The company, which had 21,000 employees at the end of 2019, said it would offer staff in some locations, severance packages. But, it will tackle cuts in Norway differently, by giving staff other jobs leaving the rest of reductions to natural attrition, as the state owns a majority stake in the company.
Author: Suban Abdulla
Catonsville siblings keep Scittino’s Italian Market Place in the family as they ease into retirement
Sal Schittino and his sister Josie Schittino Schroeter, co-owners of Scittino’s Italian Market Place, announced on their Facebook page that they will be handing over the reins to their second generation of Schittinos.
But don’t expect them to disappear completely from the popular market and carryout establishment on the corner of Edmondson Avenue and Dutton Avenue in Catonsville.
They were there, along with their dad, Frank, and mom, Tina, when it opened on Memorial Day weekend in 1973 and will not hesitate to help ease the transition after turning over the operation to Sal’s son, Lenny, and their nephew, Franco.
Franco is the son of Sal’s and Josie’s late brother Leonard, who died on July 4, 1986, at the age of 39.
“He passed away in the ’80s and thankfully my aunt and uncle swooped in and saved the day and were able to build it to what it is today,” said Franco, who worked at Scittino’s in high school and college.
The Facebook post message also said, “We will still be around to guide them both with every aspect of the business for as long as they need us.”
One thing they won’t need is a lot of changes, especially to the menu.
“We don’t want to touch the menu; we are not going to fix what is not broken,” Lenny said.
Josie, 68, knows what she plans on doing in retirement.
“Enjoying my grandchildren,” she said. “For a while, I’m not going to know what to do with myself. I’m going to pop in occasionally, helping out.”
Sal will make the transition to retirement slowly.
“I just turned 65, so I just probably won’t work as many hours as I did,” he said. “I’ll be hanging in at least another year.”
He admitted there were some struggles during the past 47 years.
“There were times where we weren’t doing that well and we looked at each other and said, ‘What are we going to do,’ and I didn’t know anything else, so we pulled together and made it work,” Sal said. “We tightened our belts and we got lucky, and we did a couple of changes here and there that really did well for us.”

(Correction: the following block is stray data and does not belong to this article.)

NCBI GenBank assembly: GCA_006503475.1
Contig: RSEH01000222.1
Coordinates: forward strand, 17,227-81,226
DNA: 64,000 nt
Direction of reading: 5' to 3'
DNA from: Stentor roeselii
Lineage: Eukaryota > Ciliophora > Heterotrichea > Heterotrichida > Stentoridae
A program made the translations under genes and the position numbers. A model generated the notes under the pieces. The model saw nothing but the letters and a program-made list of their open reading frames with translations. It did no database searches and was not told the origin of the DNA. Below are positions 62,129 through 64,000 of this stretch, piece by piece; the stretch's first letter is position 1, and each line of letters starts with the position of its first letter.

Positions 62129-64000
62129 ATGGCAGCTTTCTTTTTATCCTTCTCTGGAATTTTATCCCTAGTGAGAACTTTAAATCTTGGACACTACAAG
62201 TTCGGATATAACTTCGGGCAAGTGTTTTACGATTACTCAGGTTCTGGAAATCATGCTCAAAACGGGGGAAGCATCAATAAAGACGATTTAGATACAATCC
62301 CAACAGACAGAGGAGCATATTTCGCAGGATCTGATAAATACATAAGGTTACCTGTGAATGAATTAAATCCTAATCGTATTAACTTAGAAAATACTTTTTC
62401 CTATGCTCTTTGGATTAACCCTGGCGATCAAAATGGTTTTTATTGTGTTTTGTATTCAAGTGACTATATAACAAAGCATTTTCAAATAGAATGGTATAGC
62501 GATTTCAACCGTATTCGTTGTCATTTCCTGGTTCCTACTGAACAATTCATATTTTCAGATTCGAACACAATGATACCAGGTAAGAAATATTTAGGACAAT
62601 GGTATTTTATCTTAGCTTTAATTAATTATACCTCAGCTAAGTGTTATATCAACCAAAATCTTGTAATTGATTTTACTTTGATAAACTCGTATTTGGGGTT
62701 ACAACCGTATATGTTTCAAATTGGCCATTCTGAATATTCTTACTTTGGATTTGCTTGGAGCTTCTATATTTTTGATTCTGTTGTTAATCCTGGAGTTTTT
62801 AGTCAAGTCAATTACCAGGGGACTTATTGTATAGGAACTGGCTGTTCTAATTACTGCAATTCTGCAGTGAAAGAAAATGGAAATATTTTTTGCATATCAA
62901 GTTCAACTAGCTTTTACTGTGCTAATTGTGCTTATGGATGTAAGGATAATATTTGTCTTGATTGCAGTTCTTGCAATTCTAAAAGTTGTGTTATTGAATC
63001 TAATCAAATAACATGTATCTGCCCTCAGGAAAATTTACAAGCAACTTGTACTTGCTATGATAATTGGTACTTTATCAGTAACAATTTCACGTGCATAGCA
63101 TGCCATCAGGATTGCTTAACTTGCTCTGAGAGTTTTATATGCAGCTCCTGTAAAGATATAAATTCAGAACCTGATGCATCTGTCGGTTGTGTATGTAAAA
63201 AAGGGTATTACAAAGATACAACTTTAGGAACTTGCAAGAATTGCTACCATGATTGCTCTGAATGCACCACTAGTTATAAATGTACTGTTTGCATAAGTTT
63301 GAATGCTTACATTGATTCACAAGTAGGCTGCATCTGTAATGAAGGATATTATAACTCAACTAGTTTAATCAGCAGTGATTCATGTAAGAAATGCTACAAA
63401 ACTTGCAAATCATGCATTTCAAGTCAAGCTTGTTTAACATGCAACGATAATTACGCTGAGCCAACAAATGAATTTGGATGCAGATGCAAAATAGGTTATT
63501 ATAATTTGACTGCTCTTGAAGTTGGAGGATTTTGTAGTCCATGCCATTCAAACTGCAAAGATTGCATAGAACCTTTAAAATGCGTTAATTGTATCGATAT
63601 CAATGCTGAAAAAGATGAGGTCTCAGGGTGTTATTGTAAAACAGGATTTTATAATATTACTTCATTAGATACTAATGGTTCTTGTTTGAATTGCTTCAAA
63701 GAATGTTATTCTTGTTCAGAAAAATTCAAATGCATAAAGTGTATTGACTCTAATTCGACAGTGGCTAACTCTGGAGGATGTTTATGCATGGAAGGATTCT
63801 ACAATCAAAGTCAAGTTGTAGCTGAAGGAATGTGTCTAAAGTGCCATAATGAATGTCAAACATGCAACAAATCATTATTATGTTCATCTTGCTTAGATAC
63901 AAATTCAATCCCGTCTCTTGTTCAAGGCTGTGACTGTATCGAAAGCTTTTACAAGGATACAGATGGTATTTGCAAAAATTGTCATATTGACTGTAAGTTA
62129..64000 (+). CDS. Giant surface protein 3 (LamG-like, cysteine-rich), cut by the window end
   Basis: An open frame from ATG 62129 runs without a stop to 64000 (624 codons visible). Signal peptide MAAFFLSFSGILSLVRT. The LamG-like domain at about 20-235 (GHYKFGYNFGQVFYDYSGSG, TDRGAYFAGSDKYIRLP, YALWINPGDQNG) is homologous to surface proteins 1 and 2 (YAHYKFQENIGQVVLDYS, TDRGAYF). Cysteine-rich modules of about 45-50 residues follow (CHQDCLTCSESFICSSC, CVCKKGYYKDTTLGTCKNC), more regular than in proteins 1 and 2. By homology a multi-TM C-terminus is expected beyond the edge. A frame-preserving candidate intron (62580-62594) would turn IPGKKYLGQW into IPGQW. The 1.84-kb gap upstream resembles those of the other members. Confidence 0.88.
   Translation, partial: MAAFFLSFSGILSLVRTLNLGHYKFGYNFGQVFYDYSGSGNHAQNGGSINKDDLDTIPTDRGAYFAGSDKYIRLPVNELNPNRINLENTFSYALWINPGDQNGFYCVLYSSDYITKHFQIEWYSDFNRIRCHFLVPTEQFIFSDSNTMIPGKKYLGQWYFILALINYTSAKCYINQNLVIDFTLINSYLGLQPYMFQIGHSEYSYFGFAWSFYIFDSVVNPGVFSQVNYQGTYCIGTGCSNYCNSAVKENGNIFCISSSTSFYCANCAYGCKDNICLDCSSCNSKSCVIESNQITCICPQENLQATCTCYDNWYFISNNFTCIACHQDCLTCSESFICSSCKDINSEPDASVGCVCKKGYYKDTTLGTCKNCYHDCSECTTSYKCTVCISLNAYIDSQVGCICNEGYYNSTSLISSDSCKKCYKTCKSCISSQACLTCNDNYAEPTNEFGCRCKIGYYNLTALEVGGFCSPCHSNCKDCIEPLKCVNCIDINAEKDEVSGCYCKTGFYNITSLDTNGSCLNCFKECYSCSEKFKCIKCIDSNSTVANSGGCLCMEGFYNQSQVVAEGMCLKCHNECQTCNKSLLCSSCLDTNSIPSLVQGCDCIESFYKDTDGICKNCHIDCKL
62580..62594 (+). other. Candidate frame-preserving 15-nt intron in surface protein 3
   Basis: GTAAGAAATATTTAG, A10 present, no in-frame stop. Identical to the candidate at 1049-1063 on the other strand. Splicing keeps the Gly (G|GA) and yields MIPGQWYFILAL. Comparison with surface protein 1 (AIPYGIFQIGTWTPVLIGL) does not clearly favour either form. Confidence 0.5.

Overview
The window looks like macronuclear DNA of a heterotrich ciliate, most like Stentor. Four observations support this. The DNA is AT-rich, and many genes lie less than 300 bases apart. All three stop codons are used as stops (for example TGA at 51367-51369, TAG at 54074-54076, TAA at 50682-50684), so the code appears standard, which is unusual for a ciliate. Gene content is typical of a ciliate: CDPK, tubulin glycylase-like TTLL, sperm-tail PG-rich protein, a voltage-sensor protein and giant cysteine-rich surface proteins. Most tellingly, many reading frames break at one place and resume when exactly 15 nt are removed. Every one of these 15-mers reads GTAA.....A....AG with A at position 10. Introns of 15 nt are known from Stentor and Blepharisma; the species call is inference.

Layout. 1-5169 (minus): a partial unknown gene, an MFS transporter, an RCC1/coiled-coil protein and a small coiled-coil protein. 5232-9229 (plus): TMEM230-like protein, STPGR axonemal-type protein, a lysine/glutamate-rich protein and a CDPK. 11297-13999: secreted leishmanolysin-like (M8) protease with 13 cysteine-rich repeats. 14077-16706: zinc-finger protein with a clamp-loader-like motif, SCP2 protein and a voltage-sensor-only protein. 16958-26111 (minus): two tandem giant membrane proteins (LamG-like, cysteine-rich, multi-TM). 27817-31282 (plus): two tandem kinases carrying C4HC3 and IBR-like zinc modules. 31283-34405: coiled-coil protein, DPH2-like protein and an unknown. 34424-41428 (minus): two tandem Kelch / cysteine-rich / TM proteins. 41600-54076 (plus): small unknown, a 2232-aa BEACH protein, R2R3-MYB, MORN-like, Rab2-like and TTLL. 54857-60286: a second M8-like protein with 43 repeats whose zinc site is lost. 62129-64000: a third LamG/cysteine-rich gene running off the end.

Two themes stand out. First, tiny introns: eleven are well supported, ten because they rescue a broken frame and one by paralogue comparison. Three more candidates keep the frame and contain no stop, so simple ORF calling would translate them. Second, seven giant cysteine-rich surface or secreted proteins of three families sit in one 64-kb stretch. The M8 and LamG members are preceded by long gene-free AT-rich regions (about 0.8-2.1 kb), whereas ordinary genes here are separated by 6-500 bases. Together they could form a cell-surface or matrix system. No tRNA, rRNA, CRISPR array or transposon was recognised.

Building expansion came over time, and the residents of Catonsville responded when the kitchen and carry out service area was added.
“We’ve had the kitchen for close to 30 years,” said Josie, noting they opened originally as only a small grocery store and deli.
“When we opened the sub shop, it was pretty much the basics, like cheesesteaks, Italian subs and pizzas, and we just made it bigger and bigger as we grew,” Sal added.
They also realized the bigger the pizza the better, so they added the 20-inch pie to the menu.
“The 20-inch pizza really helped a lot and just some other little things we tweaked here and there, and they seemed to all work and thank God, we are still going,” said Sal, noting they only carry choice or high choice beef.
“We have really expanded the deli as a whole, but our beef in general has seen a surge, so we want to do a little more promotion with that to make sure people know that we have fresh prime beef,” Franco said.
They also added a pastry case and four small tables.
“We put the tables in but I don’t think they would help much, but they helped a lot, more then I thought they would,” Sal said. “It just got better and better.”
The most difficult time was the mid-’80s when they lost their father 13 months before losing brother Leonard.
“They were kind of the backbone of everything,” Franco said.
“For like seven months, I didn’t even get a day off because we didn’t have anybody and we had to just pick it up and do what we had to do,” Sal said.
When the coronavirus pandemic forced restaurants to close on March 16, Scittino’s stayed open.
“We had the grocery, we weren’t considered a restaurant,” Sal said. “To be honest with you, since COVID started we’ve actually been busier because we can deliver groceries and we can deliver different things. We helped a lot of people out.”
Lenny and Franco will continue that tradition of helping local residents.
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Lenny has been working at the business since 2016, after serving six years in the U.S. Navy, and Franco will continue to carry on his father’s legacy.
“I really wanted to come back and try to help this place continue to grow and expand and carry on,” Franco said. “It wasn’t until later in life, after I had accomplished goals in the business world, that I really realized that as far as passion and being willing to commit my time to something, I really felt like the time was right to bring that home.”
Franco and his wife, Eileen, have five kids — Emily, 17, Leo, 15, Mary, 13, Claire, 9, and Kate, 6 — and he admits that ordering food at Scittino’s for them is one of his toughest challenges.
“They can’t agree on anything,” he said. They can’t even agree on pizza.”
Among the changes in the works are marketing some of the specialties.
“We are hoping to build some distribution networks to try to get some of our homemade sausages and sauces on the shelves,” said Franco, who also hopes to continue the catering business when COVID-19 restrictions are lifted. “As people start having parties again, we would try to capitalize on that.”
Author: Craig Clary